Water vapour is an extremely important gas found in the atmosphere. It can vary from 4% in the steamy tropics to nearly nonexistent in the cold dry regions of the Antarctic. Water vapor is a good absorber of Earth’s outgoing radiation and thus is considered a greenhouse gas. When water vapor is converted to a liquid during condensation, clouds are formed. Clouds are good absorbers of radiation given off by the Earth’s surface. The absorption of this energy raises the temperature of the air. But clouds are generally light-colored and hence reflect incoming solar radiation off their tops. The reflected light is sent back to space, never reaching the ground to warm the Earth. Thus clouds can have either a warming or a cooling effect on air temperature. For a more details discussion, read more . . .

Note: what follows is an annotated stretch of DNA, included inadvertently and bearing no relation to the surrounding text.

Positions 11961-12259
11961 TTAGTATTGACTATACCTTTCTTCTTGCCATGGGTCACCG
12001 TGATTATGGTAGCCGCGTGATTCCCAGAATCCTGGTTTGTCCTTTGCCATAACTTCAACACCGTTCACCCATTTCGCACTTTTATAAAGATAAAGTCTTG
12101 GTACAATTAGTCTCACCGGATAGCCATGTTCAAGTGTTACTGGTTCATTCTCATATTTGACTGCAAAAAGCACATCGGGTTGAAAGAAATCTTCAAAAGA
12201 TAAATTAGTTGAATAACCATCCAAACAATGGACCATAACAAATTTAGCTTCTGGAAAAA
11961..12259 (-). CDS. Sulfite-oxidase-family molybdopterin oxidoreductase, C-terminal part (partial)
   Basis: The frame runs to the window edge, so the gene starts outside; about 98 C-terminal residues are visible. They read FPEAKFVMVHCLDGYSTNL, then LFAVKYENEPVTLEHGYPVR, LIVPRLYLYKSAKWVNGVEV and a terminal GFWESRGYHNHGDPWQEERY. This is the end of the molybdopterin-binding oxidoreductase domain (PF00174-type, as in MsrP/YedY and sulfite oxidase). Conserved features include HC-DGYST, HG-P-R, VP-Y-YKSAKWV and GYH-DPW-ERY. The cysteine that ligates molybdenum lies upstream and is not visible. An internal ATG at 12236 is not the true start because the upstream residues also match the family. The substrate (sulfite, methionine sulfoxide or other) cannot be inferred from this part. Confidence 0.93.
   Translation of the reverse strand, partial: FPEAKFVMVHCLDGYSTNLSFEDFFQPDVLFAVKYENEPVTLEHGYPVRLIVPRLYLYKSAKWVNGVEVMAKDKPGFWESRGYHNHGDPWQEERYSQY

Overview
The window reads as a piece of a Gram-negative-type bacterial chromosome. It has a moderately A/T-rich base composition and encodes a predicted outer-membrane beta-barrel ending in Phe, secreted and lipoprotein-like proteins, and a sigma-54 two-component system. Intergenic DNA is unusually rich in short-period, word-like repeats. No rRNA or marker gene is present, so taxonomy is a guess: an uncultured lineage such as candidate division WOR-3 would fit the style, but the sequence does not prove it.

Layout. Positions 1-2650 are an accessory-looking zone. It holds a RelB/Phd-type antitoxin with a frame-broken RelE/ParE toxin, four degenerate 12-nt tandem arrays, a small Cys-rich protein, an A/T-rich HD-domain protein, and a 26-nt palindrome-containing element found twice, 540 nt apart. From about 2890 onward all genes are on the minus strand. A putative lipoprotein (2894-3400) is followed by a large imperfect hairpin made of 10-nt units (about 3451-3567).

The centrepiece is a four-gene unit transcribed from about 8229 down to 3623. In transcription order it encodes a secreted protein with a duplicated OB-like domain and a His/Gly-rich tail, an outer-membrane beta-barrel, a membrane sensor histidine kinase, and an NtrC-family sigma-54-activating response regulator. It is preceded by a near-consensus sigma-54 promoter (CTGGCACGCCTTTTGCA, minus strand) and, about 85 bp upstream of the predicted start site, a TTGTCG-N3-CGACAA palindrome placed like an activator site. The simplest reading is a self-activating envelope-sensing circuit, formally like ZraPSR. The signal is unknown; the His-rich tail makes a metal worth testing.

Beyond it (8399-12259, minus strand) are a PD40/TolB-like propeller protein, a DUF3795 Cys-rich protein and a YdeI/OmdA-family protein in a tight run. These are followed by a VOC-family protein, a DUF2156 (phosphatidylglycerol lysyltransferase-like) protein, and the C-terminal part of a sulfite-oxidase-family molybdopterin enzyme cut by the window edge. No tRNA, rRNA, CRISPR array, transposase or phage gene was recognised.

Rick Visser 1 Minute
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